David Zeuthen david at
Thu Mar 29 13:52:27 PDT 2007

On Thu, 2007-03-29 at 22:10 +0200, Danny Kukawka wrote:
> > Danny, I think if there are systems where standby is actually working and
> > suspend to ram is not, Suspend() should do S1 behind the back of all
> > applications. And if there are systems where both S1 and S3 are working,
> > S3 should be preferred anyway. ACPI standby is really dead these days.
> This is maybe a possible solution, but the user want to know if he suspend to 
> ram (S3) or if he go to Standby (S1) if he call something in the 
> powermanagement application. At least there are some differences between S1 
> and S3. Power consumption is only one.
> You can't say in KPwersave or g-p-m "go to suspend2ram" and call standby in 
> the background. The user has to know what happen. At least the user which 
> until now used standby and not s2ram (because he know it would fail) would 
> never use s2ram or you lead the user to believe that his machine work now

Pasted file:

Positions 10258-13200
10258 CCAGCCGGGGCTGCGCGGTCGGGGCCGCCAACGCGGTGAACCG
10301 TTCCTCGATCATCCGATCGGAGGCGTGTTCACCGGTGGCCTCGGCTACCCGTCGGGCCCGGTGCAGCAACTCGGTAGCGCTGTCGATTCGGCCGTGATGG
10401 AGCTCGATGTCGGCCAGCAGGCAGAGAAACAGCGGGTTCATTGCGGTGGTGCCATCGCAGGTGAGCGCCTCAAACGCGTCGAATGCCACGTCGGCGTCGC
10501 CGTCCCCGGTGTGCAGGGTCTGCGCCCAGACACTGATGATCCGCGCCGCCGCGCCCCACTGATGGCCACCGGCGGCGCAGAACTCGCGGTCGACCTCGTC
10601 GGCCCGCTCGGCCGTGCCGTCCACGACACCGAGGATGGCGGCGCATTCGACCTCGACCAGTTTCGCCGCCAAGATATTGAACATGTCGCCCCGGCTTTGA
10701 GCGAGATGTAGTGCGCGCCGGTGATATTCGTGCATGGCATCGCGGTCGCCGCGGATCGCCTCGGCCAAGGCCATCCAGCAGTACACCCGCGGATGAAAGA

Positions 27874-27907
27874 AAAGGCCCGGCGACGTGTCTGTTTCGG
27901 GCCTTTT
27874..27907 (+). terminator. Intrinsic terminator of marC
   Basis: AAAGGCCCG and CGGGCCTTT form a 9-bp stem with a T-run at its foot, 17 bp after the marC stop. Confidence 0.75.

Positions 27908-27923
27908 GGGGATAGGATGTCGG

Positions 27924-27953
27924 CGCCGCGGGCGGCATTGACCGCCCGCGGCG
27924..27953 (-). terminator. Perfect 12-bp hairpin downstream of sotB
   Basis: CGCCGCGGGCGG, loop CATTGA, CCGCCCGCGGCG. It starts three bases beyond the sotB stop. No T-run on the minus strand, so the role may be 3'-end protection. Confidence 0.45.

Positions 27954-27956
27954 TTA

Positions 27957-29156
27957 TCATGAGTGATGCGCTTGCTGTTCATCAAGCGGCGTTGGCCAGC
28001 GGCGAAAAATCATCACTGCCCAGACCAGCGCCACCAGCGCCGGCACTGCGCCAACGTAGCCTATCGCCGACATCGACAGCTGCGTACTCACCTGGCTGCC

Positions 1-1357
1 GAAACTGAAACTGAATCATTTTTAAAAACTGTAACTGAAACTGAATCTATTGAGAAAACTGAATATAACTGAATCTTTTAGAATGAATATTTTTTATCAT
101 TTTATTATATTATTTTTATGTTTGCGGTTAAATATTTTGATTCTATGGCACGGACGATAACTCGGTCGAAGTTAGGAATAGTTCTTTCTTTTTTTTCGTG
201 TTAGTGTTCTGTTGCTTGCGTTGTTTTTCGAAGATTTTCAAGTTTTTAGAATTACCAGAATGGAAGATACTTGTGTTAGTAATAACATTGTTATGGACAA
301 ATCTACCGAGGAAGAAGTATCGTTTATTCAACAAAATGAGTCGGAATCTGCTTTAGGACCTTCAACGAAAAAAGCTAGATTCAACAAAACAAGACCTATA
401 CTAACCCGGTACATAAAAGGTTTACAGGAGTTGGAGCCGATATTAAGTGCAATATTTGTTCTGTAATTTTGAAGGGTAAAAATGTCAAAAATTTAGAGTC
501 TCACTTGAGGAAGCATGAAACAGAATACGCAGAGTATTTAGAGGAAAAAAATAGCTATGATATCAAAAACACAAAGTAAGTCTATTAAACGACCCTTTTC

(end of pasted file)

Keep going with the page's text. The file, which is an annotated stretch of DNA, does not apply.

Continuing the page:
> with s2ram but this is not true.
> IMO we should allow Standby as an optional method and we should have a way to 
> differ between them. This would also only effect older machines, actual 
> laptops don't support S1 anymore.

Keep in mind that org.fd.PM is an interface for _applications_ not for
PM daemons; applications just don't care what the mechanism is. They
just want the machine to go to sleep, they really really don't care
about whether it's S1 or S3 or how much power is saved. 

(Applications _might_ care about difference between Hibernate() and
Suspend() given that the former introduces a higher latency. In fact, I
can argue that the org.fd.PM should only offer a Sleep() method to
prevent applications authors having headaches about whether they should
choose Suspend() or Hibernate().)

Again, the golden rule here is to figure out the needs of the
_application_ - the user is already served well by the UI present in the
PM daemon implementing this interface. As such, the PM daemon can care
as much as it wants about S1 vs. S3; I don't see a problem with the PM
daemon offering 

 [*] Use ACPI S3 for Suspend
 [ ] Use ACPI S1 for Suspend

as an option in it's configuration interface. You should be free to do
that in your implementation. The org.fd.PM specification does not
prevent you from such an UI and it shouldn't. This specification should
care about the needs of applications.

(I don't, however, such UI is good UI nor do I think it belongs in
gnome-power-manager. But that's up to Richard and the GNOME project I


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